Qantas and Jetstar reserve only so many seats per flight that can be bought with points. There was previously a shortage of seats, meaning passengers sometimes had to book as much as a year in advance to use their points. So Qantas introduced the Any Seat program that allows points to be redeemed for any seat, but of course the catch is that these seats cost significantly more points.
- Points Plus Pay
Qantas allows you to buy tickets with a mixture of points and cash. Passengers who buy their tickets through the Qantas website can select the ‘Use Points Plus Pay’ option while purchasing a ticket if they have the minimum amount of points. The option is not visible until you reach the ‘Check’ page of your booking.
- Qantas Store
The online store sells luggage, kitchen appliances, headphones, alarm clocks and laptop computers. There are digital gift cards for Myer, David Jones and JB Hi-Fi. Subscriptions to popular magazines range from Better Homes and Gardens and Fishing to Golf Digest and Home Beautiful. You can buy music from Spotify and iTunes. You can also arrange a jet boat ride to speed you across Sydney Harbour or a stock car to race you around the track.
- Auto Rewards
At your request, Qantas Auto Rewards will automatically convert some of your points to a Woolworths Gift Card every three months. You can opt for a $5 gift card for 750 points (again a 0.67-cent exchange) up to a $20 card for 3000 points.
- Qantas epiQure
Qantas epiQure lets wine connoisseurs among frequent flyers enjoy at home the fine wines that Qantas serves on its flights. Qantas epiQure members earn points for buying wine on flights or from home, receive invitations to events that offer fine wine and food, rate wines served on flights, and enjoy discounts on fine wine. A 12-month membership costs $99 (including GST) or 13,000 Qantas Points (an exchange rate of 0.76 cents per point, which is not a particularly good exchange rate).
- QBE Travel insurance
Travellers departing the US with Qantas have the option to buy travel insurance underwritten by the QBE Insurance Corporation. Protection includes reimbursement of the flight cost if you have to cancel your trip because of illness or injury, trip delay and stolen baggage coverage, emergency medical evacuation and care, and round-the-clock worldwide assistance.
Comparison of cards that earn Qantas PointsRates last updated October 1st, 2014
Comparing Qantas Transaction AccountsYou can also earn qantas points for purchases and also on your balances using debit cards. Rates last updated October 1st, 2014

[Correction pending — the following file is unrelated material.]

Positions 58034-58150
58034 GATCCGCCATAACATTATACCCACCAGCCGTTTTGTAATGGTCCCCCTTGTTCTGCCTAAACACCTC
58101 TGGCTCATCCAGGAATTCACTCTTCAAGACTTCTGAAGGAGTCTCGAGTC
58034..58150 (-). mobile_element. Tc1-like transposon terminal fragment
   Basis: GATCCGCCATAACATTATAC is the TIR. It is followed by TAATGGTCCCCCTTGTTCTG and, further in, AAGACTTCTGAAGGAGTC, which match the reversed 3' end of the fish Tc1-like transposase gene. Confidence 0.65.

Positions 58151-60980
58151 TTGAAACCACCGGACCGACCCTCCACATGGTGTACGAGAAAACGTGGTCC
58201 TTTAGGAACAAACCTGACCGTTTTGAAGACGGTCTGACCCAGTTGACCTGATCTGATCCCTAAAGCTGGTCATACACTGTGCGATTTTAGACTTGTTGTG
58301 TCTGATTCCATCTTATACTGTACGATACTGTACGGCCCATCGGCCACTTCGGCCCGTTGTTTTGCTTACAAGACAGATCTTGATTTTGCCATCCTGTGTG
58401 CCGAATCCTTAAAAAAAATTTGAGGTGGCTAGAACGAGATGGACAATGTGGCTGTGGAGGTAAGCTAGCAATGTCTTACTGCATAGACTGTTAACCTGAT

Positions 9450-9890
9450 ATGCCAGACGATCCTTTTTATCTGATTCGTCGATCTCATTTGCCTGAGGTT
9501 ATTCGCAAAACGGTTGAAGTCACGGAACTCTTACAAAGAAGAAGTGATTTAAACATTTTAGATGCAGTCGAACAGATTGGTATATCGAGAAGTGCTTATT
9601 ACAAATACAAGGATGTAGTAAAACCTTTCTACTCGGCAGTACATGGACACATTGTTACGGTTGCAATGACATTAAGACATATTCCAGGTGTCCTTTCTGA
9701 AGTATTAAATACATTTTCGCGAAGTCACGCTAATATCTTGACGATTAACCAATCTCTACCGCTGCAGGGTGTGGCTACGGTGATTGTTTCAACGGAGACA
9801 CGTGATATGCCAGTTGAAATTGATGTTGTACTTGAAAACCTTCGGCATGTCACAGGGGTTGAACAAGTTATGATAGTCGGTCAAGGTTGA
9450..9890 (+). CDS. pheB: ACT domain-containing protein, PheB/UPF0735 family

How use your Velocity frequent flyer points
Velocity frequent flyer points is the frequent flyer program for Virgin Australia, its international airline partners and its global network of Program Partners.
As with all airlines, the original way to use frequent flyer points is to buy another airline ticket at a substantial discount. Passengers can buy tickets with cash, points, or a mixture of the two.
Airlines participating in Virgin Australia’s frequent flyer program include Virgin Australia, Virgin Samoa, Etihad Airways, Air New Zealand, Delta Airlines, Virgin Atlantic, Singapore Airlines, Air Berlin, Hawaiian Airlines and Virgin America.
- Flight upgrades
Virgin Australia offers three ways to upgrade your ticket: UpgradeMe Points, which draw on points on your account; UpgradeMe Platinum Member Offer, which uses one of the four complimentary upgrades received as part of platinum membership; and UpgradeMe Premium Bid, which allows passengers with Saver fares and above to submit a bid on an upgrade to a higher cabin class. If you win the bid, you'll be notified no later than two days before departure. Not all seats can be used for upgrades, which are subject to availability and to a quota. There might be empty seats at take-off even though you were not able to upgrade.
- Car hire
You may use cash, points, or a combination to rent a car from Europcar in Australia, New Zealand, Great Britain, France, Italy, Portugal, Germany, Spain, Belgium, Austria and Switzerland. You may make arrangements through the website. Hertz and Thrifty will also be available soon.
You can exchange points for hotel accommodation at 180,000 different hotels in 180 countries. You may also exchange points for gift vouchers at any of several hotel chains. Arrangements can be made through the Virgin Australia website.
- Holidays and travel extras
You can even spend your points at Virgin Galactic and take a trip into space. If you prefer something a little more down to earth, the travel agency, Virgin Australia Holidays, will accept your travel points (or some combination of points and cash) to plan a vacation ‘that's only limited by your imagination’. Virgin Australia Holidays will arrange flights, accommodation, tours, activities and insurance to plan your complete vacation.
- Velocity rewards store
The rewards store sells iPads, Kindles, cameras, luggage, headphones, kitchen gear and sporty sunglasses, featuring brands like Panasonic, iHome, Sangean, brother, dyson and Coleman.
- Online shopping
Velocity has partnered with Onsport, an online sport and fitness store that will accept any combination of cash and points for your purchases. The online store offers a wide range of clothing and gear for today's active Australian.
- Lifestyle and entertainment
In the way of Lifestyle and Entertainment, Velocity has partnered with Onsport Golf Club. The club is offered exclusively to Velocity members and is free to join. Velocity members can redeem Velocity Points on golfing experiences, events, lessons and top golfing equipment brands with any combination of points and cash.
If you have the mind to spend your points not on yourself but for a worthy cause, you can donate 14,000 points that will translate into a $100 donation to Green Cross Australia, Surf Life Saving Australia or Virgin Unite. Lesser donations of $50 and $25 are available as well.
Comparison of cards that earn Velocity Rewards PointsRates last updated October 1st, 2014
Make the most out of your frequent flyer points by following the tips and guides mentioned above to maximise their value . Happy redeeming!